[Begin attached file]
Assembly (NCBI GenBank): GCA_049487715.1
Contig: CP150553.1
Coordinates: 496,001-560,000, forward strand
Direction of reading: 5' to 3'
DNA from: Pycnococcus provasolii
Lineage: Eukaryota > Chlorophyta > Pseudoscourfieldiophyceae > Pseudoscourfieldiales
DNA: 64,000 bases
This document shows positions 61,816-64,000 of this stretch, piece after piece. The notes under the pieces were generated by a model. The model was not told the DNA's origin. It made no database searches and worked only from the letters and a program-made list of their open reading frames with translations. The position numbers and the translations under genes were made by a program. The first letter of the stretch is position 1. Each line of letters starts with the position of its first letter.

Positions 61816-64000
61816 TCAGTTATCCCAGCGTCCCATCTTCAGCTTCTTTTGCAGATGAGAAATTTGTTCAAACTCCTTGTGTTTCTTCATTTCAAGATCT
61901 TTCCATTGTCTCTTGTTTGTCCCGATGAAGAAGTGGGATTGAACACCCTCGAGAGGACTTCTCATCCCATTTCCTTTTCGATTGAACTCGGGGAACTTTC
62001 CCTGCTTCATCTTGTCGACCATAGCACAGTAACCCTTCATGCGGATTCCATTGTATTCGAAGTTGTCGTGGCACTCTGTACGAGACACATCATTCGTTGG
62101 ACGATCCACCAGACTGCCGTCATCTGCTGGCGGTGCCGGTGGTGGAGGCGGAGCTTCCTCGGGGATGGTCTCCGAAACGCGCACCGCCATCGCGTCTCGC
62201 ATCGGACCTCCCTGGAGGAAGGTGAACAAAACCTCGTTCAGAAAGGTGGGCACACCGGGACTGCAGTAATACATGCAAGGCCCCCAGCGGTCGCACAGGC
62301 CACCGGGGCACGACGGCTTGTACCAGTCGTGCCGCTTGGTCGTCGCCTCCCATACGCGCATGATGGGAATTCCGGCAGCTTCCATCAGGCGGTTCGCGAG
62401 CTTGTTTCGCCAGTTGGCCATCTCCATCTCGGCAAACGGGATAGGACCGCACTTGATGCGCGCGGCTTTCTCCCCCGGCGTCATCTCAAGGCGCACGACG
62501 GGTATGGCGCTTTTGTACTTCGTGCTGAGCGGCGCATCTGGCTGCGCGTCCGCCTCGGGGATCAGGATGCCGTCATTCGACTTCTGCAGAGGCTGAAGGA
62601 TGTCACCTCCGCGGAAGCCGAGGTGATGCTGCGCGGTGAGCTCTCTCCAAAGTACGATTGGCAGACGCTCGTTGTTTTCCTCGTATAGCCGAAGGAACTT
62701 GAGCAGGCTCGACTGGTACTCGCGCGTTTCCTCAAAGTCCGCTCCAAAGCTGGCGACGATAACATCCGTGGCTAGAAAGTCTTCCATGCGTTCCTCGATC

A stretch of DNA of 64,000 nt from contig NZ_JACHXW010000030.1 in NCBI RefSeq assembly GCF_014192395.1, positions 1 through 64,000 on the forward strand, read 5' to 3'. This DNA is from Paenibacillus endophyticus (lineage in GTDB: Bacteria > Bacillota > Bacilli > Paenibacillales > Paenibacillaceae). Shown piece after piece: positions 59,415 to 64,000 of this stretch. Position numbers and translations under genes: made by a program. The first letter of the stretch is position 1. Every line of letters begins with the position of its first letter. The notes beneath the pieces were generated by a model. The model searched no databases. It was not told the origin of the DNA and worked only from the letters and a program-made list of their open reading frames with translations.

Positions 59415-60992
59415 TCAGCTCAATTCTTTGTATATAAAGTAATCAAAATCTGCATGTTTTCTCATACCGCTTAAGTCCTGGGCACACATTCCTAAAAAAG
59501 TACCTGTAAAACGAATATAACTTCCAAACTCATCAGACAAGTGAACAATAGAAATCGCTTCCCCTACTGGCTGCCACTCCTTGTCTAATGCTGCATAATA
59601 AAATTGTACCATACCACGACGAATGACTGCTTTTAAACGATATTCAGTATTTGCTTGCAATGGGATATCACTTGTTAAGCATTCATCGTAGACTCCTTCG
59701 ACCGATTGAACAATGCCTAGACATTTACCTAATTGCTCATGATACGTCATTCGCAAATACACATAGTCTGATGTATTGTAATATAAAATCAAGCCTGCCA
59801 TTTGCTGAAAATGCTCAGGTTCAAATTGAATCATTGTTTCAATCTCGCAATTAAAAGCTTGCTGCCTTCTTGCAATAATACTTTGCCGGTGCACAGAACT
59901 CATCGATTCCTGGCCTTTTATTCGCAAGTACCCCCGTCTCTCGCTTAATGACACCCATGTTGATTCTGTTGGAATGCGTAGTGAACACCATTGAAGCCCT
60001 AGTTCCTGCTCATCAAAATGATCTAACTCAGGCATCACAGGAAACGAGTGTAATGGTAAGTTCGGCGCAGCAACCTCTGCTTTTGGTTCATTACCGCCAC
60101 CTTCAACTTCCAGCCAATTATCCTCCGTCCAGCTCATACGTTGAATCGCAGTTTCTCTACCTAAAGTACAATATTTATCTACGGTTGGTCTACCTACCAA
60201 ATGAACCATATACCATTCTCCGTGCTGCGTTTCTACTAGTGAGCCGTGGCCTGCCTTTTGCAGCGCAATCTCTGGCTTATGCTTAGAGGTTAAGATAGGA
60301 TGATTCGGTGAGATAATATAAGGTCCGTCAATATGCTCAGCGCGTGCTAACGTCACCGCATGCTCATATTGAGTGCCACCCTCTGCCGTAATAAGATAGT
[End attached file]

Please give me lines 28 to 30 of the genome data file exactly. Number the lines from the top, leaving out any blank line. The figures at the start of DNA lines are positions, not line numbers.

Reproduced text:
60001 AGTTCCTGCTCATCAAAATGATCTAACTCAGGCATCACAGGAAACGAGTGTAATGGTAAGTTCGGCGCAGCAACCTCTGCTTTTGGTTCATTACCGCCAC
60101 CTTCAACTTCCAGCCAATTATCCTCCGTCCAGCTCATACGTTGAATCGCAGTTTCTCTACCTAAAGTACAATATTTATCTACGGTTGGTCTACCTACCAA
60201 ATGAACCATATACCATTCTCCGTGCTGCGTTTCTACTAGTGAGCCGTGGCCTGCCTTTTGCAGCGCAATCTCTGGCTTATGCTTAGAGGTTAAGATAGGA